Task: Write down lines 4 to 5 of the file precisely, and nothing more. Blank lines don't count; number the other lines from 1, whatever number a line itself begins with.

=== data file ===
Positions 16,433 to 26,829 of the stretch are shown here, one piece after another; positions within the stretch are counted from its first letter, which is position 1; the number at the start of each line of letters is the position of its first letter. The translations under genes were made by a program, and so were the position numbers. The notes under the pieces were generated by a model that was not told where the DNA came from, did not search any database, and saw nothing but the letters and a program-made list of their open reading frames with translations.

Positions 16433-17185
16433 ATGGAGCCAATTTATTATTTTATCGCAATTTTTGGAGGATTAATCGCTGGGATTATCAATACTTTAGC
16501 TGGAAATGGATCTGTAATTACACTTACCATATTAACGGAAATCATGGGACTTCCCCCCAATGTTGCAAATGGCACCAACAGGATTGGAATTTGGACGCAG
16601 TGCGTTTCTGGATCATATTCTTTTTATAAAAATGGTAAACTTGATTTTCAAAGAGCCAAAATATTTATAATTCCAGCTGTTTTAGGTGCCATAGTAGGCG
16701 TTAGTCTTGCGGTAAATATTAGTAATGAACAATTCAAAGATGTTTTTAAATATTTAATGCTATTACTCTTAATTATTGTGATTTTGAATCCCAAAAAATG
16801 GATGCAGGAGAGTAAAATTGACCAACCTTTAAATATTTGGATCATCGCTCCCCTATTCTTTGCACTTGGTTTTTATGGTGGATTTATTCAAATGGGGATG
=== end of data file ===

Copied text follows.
16501 TGGAAATGGATCTGTAATTACACTTACCATATTAACGGAAATCATGGGACTTCCCCCCAATGTTGCAAATGGCACCAACAGGATTGGAATTTGGACGCAG
16601 TGCGTTTCTGGATCATATTCTTTTTATAAAAATGGTAAACTTGATTTTCAAAGAGCCAAAATATTTATAATTCCAGCTGTTTTAGGTGCCATAGTAGGCG